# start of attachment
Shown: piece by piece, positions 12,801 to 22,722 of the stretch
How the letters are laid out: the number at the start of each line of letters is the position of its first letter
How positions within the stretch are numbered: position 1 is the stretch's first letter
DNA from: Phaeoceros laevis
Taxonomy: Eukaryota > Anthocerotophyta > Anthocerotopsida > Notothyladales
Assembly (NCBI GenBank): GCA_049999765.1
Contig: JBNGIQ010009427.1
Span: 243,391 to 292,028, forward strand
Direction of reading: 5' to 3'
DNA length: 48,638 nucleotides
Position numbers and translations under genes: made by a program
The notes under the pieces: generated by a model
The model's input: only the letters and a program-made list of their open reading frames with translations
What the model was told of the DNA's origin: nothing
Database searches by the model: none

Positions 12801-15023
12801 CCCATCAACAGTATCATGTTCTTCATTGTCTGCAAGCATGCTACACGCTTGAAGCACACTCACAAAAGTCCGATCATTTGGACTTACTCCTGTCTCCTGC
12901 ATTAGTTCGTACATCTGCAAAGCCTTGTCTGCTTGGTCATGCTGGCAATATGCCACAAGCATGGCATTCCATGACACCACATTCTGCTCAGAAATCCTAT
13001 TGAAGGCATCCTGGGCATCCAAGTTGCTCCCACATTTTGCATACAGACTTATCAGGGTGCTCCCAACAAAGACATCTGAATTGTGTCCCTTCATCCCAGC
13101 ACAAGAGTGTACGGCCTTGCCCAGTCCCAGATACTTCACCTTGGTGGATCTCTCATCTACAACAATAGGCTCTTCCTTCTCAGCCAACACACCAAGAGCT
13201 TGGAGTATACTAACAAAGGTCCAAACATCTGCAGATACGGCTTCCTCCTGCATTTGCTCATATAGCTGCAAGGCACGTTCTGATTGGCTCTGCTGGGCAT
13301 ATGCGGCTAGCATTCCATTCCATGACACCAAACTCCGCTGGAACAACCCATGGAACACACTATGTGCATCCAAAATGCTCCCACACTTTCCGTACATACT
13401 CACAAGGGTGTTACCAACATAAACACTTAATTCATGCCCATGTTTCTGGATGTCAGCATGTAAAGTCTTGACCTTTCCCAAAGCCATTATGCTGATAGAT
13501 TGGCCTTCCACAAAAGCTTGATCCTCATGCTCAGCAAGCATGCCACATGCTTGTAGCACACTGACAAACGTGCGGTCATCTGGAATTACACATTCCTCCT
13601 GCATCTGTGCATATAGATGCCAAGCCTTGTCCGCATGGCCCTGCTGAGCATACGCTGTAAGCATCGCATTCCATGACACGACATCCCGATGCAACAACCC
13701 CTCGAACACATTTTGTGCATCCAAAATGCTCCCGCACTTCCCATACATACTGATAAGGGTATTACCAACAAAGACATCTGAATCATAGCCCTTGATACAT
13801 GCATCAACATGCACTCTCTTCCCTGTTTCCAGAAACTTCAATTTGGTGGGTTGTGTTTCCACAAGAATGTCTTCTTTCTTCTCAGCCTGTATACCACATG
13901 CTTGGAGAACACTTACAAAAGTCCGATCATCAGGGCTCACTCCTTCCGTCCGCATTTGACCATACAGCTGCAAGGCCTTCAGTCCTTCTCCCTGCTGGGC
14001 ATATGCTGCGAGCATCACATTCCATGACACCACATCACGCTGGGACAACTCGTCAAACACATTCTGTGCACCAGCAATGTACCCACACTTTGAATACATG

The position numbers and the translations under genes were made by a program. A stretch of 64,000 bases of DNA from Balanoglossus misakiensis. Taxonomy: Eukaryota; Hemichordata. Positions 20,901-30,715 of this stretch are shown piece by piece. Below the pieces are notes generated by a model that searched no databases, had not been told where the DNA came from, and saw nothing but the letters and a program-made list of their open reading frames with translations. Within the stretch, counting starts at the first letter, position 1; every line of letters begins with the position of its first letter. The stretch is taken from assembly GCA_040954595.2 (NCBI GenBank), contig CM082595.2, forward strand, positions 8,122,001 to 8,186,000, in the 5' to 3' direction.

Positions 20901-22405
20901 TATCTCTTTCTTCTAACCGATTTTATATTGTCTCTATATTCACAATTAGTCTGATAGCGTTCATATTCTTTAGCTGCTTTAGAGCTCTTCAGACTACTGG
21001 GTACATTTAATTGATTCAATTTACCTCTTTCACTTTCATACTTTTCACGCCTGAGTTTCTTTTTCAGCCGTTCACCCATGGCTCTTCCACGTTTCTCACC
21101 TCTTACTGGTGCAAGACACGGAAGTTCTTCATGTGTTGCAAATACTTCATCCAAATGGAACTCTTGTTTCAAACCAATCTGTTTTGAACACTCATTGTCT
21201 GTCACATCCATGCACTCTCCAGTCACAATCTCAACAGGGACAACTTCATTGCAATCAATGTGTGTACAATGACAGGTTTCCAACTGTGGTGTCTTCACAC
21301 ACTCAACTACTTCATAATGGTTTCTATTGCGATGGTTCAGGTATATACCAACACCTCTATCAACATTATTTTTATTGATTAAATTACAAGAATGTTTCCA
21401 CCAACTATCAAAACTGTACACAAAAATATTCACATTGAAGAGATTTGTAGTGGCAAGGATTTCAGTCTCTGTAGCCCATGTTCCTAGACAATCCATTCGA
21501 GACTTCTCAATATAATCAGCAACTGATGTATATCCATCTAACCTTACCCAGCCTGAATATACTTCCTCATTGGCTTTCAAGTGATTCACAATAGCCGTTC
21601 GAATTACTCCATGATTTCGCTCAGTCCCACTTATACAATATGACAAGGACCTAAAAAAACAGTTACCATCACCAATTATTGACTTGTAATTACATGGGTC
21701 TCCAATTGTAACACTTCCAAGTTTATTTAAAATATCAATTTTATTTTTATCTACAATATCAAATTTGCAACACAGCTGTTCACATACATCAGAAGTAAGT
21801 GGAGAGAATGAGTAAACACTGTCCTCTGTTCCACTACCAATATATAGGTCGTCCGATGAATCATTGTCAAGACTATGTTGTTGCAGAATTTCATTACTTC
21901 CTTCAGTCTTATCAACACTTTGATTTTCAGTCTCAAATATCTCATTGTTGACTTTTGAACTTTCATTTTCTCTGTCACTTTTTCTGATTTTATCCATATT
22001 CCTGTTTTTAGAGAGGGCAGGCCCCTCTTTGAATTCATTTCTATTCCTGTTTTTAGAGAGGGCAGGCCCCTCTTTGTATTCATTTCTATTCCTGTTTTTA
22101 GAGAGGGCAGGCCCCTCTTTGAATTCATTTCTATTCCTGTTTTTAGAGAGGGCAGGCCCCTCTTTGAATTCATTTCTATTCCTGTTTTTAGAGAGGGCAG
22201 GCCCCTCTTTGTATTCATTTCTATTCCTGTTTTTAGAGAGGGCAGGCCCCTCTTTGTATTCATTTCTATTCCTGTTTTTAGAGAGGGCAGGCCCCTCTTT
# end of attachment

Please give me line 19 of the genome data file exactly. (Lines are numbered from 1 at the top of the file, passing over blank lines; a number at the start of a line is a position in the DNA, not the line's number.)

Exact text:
13001 TGAAGGCATCCTGGGCATCCAAGTTGCTCCCACATTTTGCATACAGACTTATCAGGGTGCTCCCAACAAAGACATCTGAATTGTGTCCCTTCATCCCAGC